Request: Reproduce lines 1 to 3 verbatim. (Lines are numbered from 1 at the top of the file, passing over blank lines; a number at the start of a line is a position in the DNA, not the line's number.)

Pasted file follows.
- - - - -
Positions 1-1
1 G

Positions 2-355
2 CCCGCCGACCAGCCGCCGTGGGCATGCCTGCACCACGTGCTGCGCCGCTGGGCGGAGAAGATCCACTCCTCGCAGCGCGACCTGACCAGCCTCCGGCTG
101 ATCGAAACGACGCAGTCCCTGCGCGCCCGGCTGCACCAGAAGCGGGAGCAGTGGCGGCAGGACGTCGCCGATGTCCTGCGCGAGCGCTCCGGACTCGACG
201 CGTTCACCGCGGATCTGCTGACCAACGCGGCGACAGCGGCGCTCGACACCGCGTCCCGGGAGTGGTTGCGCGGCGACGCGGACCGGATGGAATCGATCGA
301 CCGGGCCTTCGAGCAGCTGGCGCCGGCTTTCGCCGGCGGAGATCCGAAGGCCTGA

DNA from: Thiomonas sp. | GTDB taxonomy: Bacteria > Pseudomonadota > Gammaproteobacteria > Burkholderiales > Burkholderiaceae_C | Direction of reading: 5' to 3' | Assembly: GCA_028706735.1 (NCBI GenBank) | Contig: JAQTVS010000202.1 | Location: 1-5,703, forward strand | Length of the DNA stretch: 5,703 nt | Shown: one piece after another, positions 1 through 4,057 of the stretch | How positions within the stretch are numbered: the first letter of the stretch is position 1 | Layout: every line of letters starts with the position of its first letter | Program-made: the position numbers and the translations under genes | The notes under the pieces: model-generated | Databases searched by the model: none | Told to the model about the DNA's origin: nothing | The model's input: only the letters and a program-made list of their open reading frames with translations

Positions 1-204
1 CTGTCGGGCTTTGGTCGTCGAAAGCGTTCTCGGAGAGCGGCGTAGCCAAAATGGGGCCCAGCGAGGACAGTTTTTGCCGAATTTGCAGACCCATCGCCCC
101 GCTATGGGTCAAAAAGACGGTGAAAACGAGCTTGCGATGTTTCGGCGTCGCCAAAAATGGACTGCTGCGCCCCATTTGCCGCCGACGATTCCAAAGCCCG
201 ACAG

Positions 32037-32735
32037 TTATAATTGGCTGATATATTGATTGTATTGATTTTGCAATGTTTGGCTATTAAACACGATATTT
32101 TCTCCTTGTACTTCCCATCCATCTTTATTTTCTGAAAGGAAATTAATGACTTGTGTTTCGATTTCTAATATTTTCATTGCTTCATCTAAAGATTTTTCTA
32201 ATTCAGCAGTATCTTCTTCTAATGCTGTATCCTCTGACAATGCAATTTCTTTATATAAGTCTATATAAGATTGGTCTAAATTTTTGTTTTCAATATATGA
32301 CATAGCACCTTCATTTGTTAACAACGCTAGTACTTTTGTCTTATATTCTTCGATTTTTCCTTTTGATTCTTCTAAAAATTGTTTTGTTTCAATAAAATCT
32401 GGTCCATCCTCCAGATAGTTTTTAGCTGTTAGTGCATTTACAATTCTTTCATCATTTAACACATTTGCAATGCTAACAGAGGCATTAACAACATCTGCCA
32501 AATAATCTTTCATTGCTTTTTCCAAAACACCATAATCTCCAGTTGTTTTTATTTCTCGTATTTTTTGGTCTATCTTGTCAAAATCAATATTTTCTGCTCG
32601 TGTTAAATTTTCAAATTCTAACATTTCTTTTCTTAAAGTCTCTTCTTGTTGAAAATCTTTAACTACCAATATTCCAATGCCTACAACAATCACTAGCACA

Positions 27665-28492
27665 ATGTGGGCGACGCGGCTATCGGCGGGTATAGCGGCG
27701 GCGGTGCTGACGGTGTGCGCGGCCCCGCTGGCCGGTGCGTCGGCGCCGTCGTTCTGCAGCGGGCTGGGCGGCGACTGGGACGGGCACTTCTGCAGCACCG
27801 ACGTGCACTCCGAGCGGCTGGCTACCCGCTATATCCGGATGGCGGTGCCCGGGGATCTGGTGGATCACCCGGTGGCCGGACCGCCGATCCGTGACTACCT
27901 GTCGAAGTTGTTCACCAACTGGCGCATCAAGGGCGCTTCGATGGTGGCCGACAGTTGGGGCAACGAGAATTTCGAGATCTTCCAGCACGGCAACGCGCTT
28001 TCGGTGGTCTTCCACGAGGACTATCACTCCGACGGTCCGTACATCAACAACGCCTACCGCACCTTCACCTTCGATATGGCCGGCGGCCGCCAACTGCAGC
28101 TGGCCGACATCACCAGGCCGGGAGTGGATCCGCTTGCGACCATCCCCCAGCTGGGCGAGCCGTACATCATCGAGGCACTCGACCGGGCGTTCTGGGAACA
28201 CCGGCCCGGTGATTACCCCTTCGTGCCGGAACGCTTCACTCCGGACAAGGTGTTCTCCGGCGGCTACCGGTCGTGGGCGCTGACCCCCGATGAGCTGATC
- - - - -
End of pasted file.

Positions 1-1
1 G

Positions 2-355